I should also mention that these are in their hiking/day packs, NOT their school backpacks. I do think there is a place for a kit such as this in a school pack, but I’ve seen public school from the inside, and between shared lockers, and kids always wanting to show off their cool stuff, the most useful items would just land my kids in trouble. I could also see my kid pulling out a granola bar during a lock-down and being told she can’t eat it because she didn’t bring one for everyone.  Some might consider these good reasons to home-school, but that topic deserves an entire series of posts all it’s own.

Do you keep a small emergency kit in your kid’s pack?  What do you include?

Sharing at The Homestead Blog Hop.


I was planning to wait for this announcement until I had an obvious “Baby Bump” photo to share with you, but as it turns out, I’m nowhere near patient enough for that.  My jeans have just barely started getting snug, and I haven’t gained any weight yet. (No complaint about that!)

Clark baby # 3 cookin' up nicely.

Clark baby # 3 cookin’ up nicely.

We are expecting this little blessing to arrive mid-December.

I had a doozey of a first trimester compared to my previous pregnancies.  I felt really good for most of both prior pregnancies, despite having had Gestational Diabetes with the second.  This time I had a few weeks of nausea, which I never had with the girls, but the most difficult part has been being extremely tired.  The upside of that is that I’ve been able to shed, although probably temporarily, my night-owlish ways, and have been getting to bed early and sleeping well except for the middle of the night bathroom trips.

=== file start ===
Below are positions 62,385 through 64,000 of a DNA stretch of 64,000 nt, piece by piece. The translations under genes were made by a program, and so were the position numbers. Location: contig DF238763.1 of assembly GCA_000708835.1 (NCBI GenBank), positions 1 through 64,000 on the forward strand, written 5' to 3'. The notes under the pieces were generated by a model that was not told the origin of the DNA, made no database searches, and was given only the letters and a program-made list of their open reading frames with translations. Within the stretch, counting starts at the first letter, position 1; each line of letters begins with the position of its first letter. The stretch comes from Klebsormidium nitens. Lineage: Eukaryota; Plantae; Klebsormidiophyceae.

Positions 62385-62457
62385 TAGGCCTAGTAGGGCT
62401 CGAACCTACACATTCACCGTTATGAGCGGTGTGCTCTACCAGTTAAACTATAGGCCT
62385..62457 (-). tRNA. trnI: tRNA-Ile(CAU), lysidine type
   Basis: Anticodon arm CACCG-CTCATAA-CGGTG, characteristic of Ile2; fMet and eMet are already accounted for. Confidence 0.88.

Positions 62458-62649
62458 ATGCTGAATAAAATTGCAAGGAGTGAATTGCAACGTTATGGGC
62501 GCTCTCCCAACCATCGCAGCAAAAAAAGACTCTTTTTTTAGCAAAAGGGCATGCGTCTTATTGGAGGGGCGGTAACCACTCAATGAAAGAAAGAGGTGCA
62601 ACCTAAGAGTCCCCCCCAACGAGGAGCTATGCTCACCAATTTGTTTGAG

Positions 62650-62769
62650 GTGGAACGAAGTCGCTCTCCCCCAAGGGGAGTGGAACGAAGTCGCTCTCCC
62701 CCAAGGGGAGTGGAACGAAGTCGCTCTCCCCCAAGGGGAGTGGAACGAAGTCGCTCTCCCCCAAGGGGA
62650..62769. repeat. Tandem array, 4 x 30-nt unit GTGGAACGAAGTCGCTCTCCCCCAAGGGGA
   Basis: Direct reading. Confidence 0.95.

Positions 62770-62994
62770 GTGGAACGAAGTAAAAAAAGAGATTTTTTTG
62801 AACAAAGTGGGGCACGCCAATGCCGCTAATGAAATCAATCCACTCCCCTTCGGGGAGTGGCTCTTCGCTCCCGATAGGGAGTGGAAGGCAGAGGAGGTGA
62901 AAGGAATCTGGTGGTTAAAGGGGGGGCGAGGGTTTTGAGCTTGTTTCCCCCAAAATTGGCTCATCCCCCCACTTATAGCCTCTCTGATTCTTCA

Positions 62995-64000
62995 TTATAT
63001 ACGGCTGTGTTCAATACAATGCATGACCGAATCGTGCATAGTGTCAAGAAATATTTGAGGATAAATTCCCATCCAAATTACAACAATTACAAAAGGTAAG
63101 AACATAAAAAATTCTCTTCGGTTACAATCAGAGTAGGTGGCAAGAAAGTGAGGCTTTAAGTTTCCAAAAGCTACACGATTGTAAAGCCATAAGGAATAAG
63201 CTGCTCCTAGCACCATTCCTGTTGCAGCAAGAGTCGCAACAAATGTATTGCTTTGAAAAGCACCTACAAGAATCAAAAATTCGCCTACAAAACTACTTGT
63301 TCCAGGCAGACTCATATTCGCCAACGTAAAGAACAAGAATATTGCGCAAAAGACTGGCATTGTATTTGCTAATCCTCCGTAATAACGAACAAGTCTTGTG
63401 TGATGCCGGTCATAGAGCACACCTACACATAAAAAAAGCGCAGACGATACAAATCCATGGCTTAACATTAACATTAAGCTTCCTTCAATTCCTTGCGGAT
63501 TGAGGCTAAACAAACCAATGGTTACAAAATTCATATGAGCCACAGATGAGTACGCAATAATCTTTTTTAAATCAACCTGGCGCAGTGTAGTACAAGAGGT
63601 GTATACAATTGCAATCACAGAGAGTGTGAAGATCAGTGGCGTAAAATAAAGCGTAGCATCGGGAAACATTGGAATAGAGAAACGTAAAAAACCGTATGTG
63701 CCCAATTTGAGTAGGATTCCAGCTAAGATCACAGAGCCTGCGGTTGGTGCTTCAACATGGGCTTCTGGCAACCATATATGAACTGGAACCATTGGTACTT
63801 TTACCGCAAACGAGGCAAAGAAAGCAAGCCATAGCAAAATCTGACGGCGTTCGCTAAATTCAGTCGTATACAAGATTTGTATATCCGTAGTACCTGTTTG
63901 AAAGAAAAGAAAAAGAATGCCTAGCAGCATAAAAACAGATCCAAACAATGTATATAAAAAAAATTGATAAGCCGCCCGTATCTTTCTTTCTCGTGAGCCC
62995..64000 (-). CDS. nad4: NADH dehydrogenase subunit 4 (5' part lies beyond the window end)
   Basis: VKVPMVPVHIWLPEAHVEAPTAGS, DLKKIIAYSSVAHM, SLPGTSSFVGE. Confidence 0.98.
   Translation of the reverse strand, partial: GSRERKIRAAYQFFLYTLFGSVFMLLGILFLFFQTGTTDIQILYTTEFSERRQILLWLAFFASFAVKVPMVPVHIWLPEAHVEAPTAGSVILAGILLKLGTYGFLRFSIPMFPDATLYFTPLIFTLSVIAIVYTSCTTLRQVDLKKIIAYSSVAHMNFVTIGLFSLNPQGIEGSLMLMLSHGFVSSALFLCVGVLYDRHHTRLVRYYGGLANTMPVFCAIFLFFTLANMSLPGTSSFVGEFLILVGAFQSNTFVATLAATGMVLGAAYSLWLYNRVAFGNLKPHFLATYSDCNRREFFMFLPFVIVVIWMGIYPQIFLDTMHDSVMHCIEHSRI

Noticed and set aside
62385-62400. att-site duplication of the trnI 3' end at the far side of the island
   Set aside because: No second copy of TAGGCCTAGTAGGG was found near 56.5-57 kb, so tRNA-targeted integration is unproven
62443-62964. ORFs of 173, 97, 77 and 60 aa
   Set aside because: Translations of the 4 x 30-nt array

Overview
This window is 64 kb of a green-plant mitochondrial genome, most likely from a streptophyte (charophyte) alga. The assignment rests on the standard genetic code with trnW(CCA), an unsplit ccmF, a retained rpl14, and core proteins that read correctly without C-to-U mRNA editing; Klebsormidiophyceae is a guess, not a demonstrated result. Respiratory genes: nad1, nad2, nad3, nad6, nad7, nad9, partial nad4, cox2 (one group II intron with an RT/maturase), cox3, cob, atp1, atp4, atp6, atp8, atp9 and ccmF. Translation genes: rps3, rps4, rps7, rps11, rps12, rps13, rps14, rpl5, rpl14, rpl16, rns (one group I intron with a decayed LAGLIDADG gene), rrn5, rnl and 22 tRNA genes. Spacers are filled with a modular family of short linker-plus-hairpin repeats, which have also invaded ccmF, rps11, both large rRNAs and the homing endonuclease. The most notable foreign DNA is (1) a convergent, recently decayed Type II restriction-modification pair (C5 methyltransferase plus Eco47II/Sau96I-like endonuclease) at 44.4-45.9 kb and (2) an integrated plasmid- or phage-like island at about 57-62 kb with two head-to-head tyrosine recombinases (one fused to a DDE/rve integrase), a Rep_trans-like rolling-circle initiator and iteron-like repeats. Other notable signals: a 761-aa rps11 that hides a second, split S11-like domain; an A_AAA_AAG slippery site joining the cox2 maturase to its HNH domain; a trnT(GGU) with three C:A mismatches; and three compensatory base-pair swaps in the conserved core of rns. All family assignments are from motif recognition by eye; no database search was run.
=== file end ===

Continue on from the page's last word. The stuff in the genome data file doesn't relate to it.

I’ve just started getting my energy back, but still I think there is no denying that being pregnant in my mid-thirties, is very different than it was in my twenties. I also have Gestational Diabetes again this round, which did not come as a surprise given that I have all the risk factors except for a history of large or stillborn babies.  This means I’ll be monitoring my blood sugar, following a very carb-balanced diet, walking daily, and trying not to gain or lose much weight.  There’ll be no caving to random chocolate or ice cream cravings for me.  I’ll share more about my previous and current experiences with GD later.

As you may have guessed from the title of this post, this was not a planned baby, but will be loved and treasured all the same.  The surprise did throw a little wrench into our financial plans, but I think all will ultimately work out just fine.  We’ve decided that I won’t return to work for the kids’ school next fall since daycare for an infant would cost more than half of my take-home pay.  I’m working on another post to share some of my ideas for filling that little financial gap, and keeping our baby related expenses as low as possible.